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It is known, for example Equation (14) in the graphene review of Castro Neto (arXiv), that the full expression for the density of states (DOS) of graphene is in terms of an elliptic integral.

Close to the Dirac point, the well known DOS which goes linearly with energy is found.

How can one recover Eq. (14)? Or, more precisely, how to show the following integral for DOS leads to an elliptic integral?

$\rho (E) = \int \frac{d^2 k }{(2 \pi)^2} \delta(E-E_{\pm}(\boldsymbol{k}))$

where $E_{\pm}(\boldsymbol{k}) = \pm t \sqrt{3+f(\boldsymbol{k})}$ and $f(\boldsymbol{k}) = 2 \cos (\sqrt{3}k_y a) + 4 \cos (\tfrac{\sqrt{3}}{2}k_y a) \cos (\tfrac{3}{2} k_x a)$

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I've also stucked with such problem. Since this is old question, but I didn't find the full answer on it, I'll write down my attemption. It doesn't represent the full solution; however, I think that it almost gives the answer.

The density of states $\rho (E)$ is the imaginary part of the self-energy $\Sigma (\mathbf r , \mathbf r, E+i\epsilon)$, where $\epsilon \to 0^{+}$: $$ \rho (E) = -\frac{1}{\pi}\text{Im}\left(\lim_{\epsilon \to 0^{+}}\Sigma (\mathbf r , \mathbf r , E + i\epsilon) \right) $$ How can we determine $\Sigma (\mathbf r , \mathbf r , E + i\epsilon)$?

By the definition, the Green operator is $$ \hat{G} (T) = \frac{1}{T\hat{I} - \hat{H}} \equiv \sum_{\mathbf k}\frac{|\mathbf k \rangle \langle \mathbf k|}{T - E(\mathbf k)}, \quad T \equiv E + i\epsilon $$ Next, the Green function which connects the site $l$ of the lattice with itself (which is exactly the self energy) is $$ \tag 1 \Sigma (T, l, l) = \sum_{\mathbf k}\frac{\langle \mathbf{l}|\mathbf k \rangle \langle \mathbf k| \mathbf{l}\rangle}{T - E(\mathbf k)} $$ Lets talk about graphene in the nearest neigbours approximation. Its lattice is hexagonal (honeycomb), which can be represented by two interpenetrating triangular lattices with the strength of interaction given by $t$. Only the nearest cites (say, $A$ and $B$) of these lattices interact, so $\hat{H}$ lives in the space which it the direct product of spaces of two triangular lattices. Now this results in the fact that the hamiltonian can be given in the form of sum of two-dimensional matrix. Thus, for given cite the denominator of $(1)$ is $$ \tag 2 \begin{pmatrix} T & -\mu t \\ -\mu^{*}t & T\end{pmatrix} $$ Here $\mu$ defines the character of lattice, being $$ \mu = e^{ik_{x}a} + e^{i\left(\frac{\sqrt{3}k_{y}a}{2} - \frac{k_{x}a}{2} \right)} + e^{-i\left(\frac{\sqrt{3}k_{y}a}{2} + \frac{k_{x}a}{2} \right)} $$ Substituting $(2)$ into $(1)$, you can convert $(1)$ to the form $$ \tag 3 \rho (E) = -\frac{1}{\pi}\text{Im}\left[ \lim_{\epsilon \to 0^{+}}\int \limits_{\text{1st Br. zone}}\frac{d^{2}\mathbf k}{(2 \pi)^{2}}\frac{T}{T^{2} - t^{2}|\mu|^{2}}\right] = -\frac{E}{8t^{2}\pi}\text{Im} \left[\lim_{\epsilon \to 0^{+}}\tilde{G}\left(\frac{T}{t}\right)\right], $$ where $$ \tilde{G}\left(\frac{T}{t}\right) \equiv \frac{1}{\pi^2}\int \limits_{-\pi}^{\pi}\frac{dxdy}{ \frac{\frac{T^{2}}{t^{2}} - 3}{2} - \cos(2y) - 2\cos (y)cos(3x)} $$ Such quantity can be computed (there is no derivation of this result) for $\frac{\frac{T^{2}}{t^{2}} - 3}{2} > 3$, and $$ \tag 4 \tilde{G}\left(\frac{T}{t}\right) = \frac{T}{t\pi}\frac{1}{\sqrt{\left(\frac{T}{t} - 1\right)^3\left(\frac{T}{t} + 3\right)}}K\left( \frac{4\sqrt{\frac{T}{t}}}{\sqrt{\left(\frac{T}{t} - 1\right)^3\left(\frac{T}{t} + 3\right)}}\right), $$ where $K(x)$ is the elliptic integral of the first kind: $$ K(x) = \int \limits_{0}^{\frac{\pi}{2}}\frac{dy}{\sqrt{1 - x^{2}\sin^{2}(y)}} $$ The only thing which you have to do is to compute analytic continuation of $(4)$ and then to compute its imaginary part multiplied by four (which corresponds to the degeneracy of spins and two sites).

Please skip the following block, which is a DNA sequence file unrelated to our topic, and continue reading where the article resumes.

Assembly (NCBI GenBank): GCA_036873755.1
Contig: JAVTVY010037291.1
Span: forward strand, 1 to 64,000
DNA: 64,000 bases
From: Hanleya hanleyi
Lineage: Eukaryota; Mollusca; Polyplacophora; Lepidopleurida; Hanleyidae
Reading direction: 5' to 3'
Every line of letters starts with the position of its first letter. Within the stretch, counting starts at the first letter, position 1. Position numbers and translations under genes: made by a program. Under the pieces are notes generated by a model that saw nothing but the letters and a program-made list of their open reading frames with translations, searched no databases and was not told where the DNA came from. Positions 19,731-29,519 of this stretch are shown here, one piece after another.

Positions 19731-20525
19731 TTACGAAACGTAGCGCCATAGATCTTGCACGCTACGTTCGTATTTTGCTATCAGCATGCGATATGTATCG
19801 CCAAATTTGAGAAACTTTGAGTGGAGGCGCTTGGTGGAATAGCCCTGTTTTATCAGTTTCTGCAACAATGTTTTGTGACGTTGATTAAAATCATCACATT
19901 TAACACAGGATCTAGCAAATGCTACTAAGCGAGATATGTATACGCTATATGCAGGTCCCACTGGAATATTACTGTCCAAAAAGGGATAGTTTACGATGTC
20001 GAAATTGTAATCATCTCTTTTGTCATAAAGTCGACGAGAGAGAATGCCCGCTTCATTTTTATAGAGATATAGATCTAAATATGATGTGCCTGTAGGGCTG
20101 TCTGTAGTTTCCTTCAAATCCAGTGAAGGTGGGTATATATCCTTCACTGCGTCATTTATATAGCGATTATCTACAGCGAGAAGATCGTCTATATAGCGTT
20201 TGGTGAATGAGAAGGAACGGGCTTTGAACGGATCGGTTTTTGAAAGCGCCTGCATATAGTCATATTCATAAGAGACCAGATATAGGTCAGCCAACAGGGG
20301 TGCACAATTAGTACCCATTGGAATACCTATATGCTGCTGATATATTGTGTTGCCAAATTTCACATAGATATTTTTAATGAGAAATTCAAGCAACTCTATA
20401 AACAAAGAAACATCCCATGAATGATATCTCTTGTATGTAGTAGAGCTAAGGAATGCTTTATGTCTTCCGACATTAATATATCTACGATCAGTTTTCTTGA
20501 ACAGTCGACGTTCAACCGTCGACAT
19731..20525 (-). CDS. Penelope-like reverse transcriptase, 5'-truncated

An edit

Here is the full derivation of the density of states in graphene.

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  • 1
    $\begingroup$ @Nigel1 : if You are interested in the full derivation, I may add it, since I haven't found it anywhere... $\endgroup$
    – Name YYY
    Mar 26, 2016 at 20:10
  • $\begingroup$ I also searched quite widely and could not find full derivation so I am sure it would be of interest $\endgroup$
    – Nigel1
    Mar 27, 2016 at 12:00
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    $\begingroup$ @Nigel1 : I've added the full derivation, as promised. [:)]. $\endgroup$
    – Name YYY
    Jun 9, 2016 at 11:22
  • $\begingroup$ Very nice - spasibo! $\endgroup$
    – Nigel1
    Jun 10, 2016 at 16:38
  • $\begingroup$ @NameYYY Hi, I know it's being a long time but I an studying the properties of graphene and am stuck here as well. The link you provided for the full derivation isn't working. Can you please look into it. Also as both of you have experienced studying it, can you suggest some materials for understanding it more. Thank You!! $\endgroup$
    – Gandalf73
    Aug 29, 2021 at 6:48

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